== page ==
Are your employees more productive using their own smartphone or tablet as part of a BYOD program? This seems to be one of the trickier questions in the mobile in the enterprise debate.
Sure, employees enjoy the convenience of carrying one phone rather than a corporate phone and a personal phone. Conventional wisdom also says a BYOD policy makes an employee more accessible after-hours, over weekends and during vacations.
“If you’re mobilizing all these processes, aren’t you by default getting extra hours of free work out of people? The answer is, sure,” James Gordon, senior vice president of IT at Needham Bank, told CIO.com.
Such BYOD productivity boosts, however, are hard to quantify — that is, until now.
According to a BMC Software survey, the average BYOD-carrying employee works an extra two hours and sends 20 more emails every day. One out of three BYOD employees checks work email before the official start of their work day, between 6 a.m. and 7 a.m.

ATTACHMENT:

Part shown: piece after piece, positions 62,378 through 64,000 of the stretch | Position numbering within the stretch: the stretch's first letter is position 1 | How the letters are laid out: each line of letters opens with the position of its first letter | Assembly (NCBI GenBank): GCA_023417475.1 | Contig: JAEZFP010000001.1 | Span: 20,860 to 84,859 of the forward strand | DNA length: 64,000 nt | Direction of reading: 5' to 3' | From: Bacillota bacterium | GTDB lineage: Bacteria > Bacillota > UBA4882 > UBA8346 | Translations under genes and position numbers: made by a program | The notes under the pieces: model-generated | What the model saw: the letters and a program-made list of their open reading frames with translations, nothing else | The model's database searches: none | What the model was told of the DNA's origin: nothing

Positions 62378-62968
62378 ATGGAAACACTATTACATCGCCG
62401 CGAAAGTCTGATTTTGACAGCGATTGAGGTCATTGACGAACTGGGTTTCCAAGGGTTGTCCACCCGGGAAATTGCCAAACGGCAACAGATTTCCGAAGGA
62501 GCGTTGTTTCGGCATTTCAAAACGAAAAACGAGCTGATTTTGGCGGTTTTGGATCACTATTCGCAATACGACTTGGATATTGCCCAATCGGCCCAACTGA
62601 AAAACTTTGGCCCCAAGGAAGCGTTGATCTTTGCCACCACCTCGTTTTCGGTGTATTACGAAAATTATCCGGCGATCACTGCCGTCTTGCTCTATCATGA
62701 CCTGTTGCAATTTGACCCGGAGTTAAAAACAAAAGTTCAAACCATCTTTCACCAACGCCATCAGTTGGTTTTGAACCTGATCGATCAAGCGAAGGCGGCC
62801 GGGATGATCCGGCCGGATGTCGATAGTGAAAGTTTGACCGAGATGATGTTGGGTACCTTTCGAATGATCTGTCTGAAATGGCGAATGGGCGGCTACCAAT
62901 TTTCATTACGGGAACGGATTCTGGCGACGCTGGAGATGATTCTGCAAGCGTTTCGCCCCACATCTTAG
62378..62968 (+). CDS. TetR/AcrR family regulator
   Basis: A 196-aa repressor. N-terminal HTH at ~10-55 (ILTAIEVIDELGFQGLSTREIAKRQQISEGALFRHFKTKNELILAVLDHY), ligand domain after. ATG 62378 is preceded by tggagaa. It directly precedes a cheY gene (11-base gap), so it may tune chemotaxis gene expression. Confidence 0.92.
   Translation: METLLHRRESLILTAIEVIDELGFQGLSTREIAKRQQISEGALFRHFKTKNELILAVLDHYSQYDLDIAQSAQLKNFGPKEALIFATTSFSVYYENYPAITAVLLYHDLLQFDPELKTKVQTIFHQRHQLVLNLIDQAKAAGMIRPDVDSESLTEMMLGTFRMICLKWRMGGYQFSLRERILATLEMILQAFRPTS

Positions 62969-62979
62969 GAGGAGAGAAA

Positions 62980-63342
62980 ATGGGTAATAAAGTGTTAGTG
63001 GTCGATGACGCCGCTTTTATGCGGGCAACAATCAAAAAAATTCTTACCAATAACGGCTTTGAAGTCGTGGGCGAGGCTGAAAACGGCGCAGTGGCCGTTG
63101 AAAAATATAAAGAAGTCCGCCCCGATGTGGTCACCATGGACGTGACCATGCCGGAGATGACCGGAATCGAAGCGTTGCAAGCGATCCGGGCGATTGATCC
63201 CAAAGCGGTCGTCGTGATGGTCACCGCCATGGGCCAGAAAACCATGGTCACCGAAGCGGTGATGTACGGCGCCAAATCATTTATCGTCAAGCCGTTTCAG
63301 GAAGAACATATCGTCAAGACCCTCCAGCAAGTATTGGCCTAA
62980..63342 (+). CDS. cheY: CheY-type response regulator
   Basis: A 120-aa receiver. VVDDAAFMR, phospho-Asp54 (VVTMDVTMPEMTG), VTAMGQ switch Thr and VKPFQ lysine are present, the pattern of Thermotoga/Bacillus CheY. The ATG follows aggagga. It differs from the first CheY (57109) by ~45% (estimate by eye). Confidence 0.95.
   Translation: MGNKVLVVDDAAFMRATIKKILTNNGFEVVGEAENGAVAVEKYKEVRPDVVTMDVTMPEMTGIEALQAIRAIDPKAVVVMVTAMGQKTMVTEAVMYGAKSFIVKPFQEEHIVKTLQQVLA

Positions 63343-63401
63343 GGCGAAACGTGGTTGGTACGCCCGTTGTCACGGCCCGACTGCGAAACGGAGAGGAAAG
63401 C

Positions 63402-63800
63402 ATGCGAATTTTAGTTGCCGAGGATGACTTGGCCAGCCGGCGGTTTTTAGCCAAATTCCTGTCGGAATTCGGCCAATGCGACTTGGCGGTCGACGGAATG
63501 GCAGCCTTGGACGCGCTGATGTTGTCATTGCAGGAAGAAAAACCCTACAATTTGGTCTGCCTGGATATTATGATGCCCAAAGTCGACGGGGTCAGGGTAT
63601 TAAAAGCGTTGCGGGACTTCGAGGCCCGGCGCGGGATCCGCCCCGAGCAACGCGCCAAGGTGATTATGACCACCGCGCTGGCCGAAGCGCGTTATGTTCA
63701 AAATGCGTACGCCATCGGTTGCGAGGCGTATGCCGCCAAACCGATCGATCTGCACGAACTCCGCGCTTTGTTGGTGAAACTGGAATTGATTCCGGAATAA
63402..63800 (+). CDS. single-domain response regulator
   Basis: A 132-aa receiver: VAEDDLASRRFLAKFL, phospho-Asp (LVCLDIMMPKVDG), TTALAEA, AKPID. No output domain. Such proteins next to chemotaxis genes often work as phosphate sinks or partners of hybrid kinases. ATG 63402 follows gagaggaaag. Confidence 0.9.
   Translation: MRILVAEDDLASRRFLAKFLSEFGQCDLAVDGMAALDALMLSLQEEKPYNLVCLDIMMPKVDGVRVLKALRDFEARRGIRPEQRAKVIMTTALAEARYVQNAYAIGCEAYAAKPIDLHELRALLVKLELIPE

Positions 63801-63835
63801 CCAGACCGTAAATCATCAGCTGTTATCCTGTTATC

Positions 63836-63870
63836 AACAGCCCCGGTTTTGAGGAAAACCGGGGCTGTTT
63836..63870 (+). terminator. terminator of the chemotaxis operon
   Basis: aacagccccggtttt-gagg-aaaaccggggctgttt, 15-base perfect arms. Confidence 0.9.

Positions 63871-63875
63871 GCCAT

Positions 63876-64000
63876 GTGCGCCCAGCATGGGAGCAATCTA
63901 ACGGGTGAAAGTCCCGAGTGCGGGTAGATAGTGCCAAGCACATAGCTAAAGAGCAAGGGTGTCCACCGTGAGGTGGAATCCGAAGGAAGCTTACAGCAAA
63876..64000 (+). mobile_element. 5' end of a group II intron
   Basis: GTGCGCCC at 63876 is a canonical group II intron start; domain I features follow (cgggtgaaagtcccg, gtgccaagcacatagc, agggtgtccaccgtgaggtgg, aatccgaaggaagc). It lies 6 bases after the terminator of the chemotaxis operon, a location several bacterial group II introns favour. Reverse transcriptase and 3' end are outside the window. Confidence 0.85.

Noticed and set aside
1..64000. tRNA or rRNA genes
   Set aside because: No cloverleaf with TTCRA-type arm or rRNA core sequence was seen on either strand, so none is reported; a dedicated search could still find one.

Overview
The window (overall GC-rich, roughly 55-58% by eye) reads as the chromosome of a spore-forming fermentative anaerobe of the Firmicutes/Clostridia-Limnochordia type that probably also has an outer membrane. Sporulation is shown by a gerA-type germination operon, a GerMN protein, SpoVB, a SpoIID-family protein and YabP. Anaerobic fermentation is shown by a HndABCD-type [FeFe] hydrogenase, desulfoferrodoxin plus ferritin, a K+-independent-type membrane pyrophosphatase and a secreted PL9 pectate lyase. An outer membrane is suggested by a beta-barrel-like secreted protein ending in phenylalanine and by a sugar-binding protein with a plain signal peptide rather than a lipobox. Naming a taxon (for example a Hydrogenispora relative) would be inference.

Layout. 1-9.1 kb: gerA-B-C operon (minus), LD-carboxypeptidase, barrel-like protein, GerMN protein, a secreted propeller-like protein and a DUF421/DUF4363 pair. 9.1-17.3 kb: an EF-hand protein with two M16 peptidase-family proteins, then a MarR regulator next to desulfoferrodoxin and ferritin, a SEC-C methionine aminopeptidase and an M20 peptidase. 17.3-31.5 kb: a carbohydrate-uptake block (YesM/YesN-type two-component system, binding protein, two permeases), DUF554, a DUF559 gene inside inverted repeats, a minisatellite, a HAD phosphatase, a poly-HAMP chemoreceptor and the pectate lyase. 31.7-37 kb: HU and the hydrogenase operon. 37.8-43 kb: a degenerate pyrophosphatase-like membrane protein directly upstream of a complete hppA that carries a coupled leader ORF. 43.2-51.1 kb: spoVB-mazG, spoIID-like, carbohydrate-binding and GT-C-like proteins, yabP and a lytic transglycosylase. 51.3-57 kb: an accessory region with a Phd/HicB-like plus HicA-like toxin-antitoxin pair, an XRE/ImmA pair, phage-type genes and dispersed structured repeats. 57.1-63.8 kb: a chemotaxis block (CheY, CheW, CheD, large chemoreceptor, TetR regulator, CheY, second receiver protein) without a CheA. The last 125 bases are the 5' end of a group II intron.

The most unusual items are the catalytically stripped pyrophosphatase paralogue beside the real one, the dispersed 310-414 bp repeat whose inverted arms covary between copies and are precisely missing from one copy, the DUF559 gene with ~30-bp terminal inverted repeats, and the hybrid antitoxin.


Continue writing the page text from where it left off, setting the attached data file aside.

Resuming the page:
Three out of four IT managers claim, “BYOD is a big productivity boost.”
Two Sides of BYOD
To be fair, not everyone is sold on BYOD’s productivity claims. A recent CompTIA survey of 400 IT and business executives found that less than half of companies offering BYOD feel it contributes to employees’ productivity. CompTIA also reports that a majority of the biggest companies surveyed is not doing BYOD at all.
In stark contrast, BMC Software’s research shows a whopping 95 percent of companies permit some form of BYOD. Moreover, 84 percent provide minimal support, and 74 percent offer no security education. Taken together, these stats show a lot of companies at risk with BYOD.
Tom Kaneshige has been covering business and technology in Silicon Valley for two decades. As senior online writer at CIO.com, Tom covers Silicon Valley culture, BYOD and consumer tech in the enterprise.